Only about 155 of the 7,600 Crown wards in Ontario are actually listed on the website that the government set up to help them find a permanent home, said Hudak.
"I know Children's Aid Societies have had a lot of independence in the past, but we're going to mandate them to participate," he said.
"Make sure that all Children's Aid Societies participate in the Adopt Ontario website, so that if parents are looking to adopt they'll know kids who are looking for a loving, permanent home in every Children's Aid Society across our province," Hudak said.
The idea has merit, but the solution for every child is not adoption, said Mary Ballantyne, executive director of the Ontario Association of Children's Aid Societies.
"Certainly more children being registered on the Adopt Ontario site is a good idea," Ballantyne said in an interview.
"It's not necessarily for all children, but using it more frequently would be a good thing."
Even though only 837 kids were adopted in Ontario last year, many more found loving homes, added Ballantyne.
"Over 3,000 children actually found legal homes last year, whether that was through kinship care or customary care or legal custody, so 837 who were adopted doesn't mean that only 837 kids actually found permanent homes," she said.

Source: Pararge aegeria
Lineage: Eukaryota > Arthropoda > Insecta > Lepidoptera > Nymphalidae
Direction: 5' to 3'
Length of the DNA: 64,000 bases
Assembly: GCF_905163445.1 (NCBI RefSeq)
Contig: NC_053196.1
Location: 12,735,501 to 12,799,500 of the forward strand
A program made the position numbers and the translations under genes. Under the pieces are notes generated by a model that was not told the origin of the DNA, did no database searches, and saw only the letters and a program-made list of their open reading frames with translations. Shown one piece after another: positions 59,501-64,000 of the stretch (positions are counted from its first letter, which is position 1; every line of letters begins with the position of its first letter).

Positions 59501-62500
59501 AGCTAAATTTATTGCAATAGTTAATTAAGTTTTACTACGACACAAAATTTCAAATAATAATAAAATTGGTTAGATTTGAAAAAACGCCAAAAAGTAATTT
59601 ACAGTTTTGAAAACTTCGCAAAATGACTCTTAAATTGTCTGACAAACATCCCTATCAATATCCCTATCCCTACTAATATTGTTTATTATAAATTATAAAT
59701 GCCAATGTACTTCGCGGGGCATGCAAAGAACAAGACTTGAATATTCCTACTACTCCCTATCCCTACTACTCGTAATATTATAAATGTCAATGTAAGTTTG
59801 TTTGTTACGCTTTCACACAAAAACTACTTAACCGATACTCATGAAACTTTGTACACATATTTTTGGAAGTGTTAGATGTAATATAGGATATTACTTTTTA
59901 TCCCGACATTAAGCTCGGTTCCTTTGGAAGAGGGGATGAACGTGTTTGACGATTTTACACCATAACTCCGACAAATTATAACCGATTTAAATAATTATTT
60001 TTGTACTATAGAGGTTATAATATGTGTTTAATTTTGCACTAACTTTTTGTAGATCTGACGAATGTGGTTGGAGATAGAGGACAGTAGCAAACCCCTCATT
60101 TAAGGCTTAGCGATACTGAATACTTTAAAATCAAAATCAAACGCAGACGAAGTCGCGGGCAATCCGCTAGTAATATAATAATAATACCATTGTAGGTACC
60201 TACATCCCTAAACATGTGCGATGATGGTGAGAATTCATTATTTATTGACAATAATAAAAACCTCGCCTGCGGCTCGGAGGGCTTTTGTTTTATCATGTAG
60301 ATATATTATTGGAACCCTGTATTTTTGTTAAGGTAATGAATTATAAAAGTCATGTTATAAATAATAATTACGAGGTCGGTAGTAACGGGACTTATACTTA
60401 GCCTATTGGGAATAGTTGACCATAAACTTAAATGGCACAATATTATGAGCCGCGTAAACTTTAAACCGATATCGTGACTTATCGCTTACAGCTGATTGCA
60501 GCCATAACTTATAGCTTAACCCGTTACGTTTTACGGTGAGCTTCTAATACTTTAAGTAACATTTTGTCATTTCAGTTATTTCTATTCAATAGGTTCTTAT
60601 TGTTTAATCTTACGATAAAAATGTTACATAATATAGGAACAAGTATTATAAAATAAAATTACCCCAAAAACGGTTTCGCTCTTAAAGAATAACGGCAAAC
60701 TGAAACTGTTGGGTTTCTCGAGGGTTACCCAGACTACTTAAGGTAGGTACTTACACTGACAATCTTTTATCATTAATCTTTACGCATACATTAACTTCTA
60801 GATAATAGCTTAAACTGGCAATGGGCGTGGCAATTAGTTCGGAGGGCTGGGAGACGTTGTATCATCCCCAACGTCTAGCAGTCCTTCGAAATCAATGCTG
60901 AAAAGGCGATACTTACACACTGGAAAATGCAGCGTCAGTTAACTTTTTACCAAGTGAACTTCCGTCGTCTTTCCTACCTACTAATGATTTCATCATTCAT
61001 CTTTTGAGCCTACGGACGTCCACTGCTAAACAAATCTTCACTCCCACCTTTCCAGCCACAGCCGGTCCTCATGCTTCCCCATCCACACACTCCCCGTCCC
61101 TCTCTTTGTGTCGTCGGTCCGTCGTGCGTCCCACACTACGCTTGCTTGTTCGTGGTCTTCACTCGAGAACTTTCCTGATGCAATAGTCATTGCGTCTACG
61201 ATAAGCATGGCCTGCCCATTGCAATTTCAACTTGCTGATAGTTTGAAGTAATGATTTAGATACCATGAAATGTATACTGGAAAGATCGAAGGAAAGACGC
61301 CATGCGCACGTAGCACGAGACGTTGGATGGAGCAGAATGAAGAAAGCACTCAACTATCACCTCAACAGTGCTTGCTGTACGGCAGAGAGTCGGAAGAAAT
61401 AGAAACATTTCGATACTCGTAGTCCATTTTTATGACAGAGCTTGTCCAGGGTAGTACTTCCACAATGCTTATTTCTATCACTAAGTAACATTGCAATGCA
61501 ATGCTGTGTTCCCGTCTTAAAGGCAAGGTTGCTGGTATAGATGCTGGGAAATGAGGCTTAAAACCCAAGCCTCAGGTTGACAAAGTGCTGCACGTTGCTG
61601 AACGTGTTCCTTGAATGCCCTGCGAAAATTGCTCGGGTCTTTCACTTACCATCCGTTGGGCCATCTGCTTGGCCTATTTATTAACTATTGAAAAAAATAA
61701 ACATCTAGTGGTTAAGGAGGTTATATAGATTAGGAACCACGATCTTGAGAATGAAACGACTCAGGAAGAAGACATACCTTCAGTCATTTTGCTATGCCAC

The Liberal government reacted to Hudak's proposal by criticizing former Conservative premier Mike Harris for slashing welfare payments in the 1990s.
"When they were in government they slashed social assistance by 22 per cent and froze the Ontario Disability Support Program," Children and Youth Services Minister Laurel Broten said in a release.
"We have made improvements to Ontario's child protection system so that fewer kids are coming into care and more kids are being placed in permanent homes."
The Tories said they also want to change the funding formula so Children's Aid Societies are rewarded for finding kids new homes, not for keeping them.
"How they get paid is by the volume of children that they have in their care, so obviously with that comes perverse consequences," said PC children's services critic Jane McKenna.
"There's no incentive for them to have the child leave them because that's how they get paid."
Ballantyne agreed the funding formula has flaws, but said the government is working on revising and updating it.
The Tories also want to provide funding to adoptive parents, between $8,000 and $15,000 per year depending on special needs, to help get more children into full-time families.
"Some of the kids will have significant special needs, mental health issues, behavioural challenges, physical disabilities," said Hudak.
"Why don't we give a hand to those parents to help in the adoption process and the adaptation to a stable home?"
The current system is fragmented and ineffective, leaving a growing number of kids on waiting lists, said McKenna.
"There's no one place for people to be able to look to find all these wonderful children that need to be adopted," she said.
"The kids that I went to see are in survival mode every second of the day. Can you imagine how that life is for them?"